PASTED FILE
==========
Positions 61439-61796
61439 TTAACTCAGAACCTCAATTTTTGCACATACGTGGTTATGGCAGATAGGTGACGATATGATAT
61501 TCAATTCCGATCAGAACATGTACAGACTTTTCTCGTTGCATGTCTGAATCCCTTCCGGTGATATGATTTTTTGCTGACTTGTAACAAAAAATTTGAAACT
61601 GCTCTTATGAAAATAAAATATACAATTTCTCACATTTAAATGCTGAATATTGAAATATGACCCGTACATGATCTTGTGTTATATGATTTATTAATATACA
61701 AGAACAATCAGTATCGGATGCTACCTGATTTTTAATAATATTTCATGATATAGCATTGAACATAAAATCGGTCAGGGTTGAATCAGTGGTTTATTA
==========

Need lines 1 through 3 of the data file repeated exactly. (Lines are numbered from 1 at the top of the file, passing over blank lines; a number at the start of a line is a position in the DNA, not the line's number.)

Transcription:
Positions 61439-61796
61439 TTAACTCAGAACCTCAATTTTTGCACATACGTGGTTATGGCAGATAGGTGACGATATGATAT
61501 TCAATTCCGATCAGAACATGTACAGACTTTTCTCGTTGCATGTCTGAATCCCTTCCGGTGATATGATTTTTTGCTGACTTGTAACAAAAAATTTGAAACT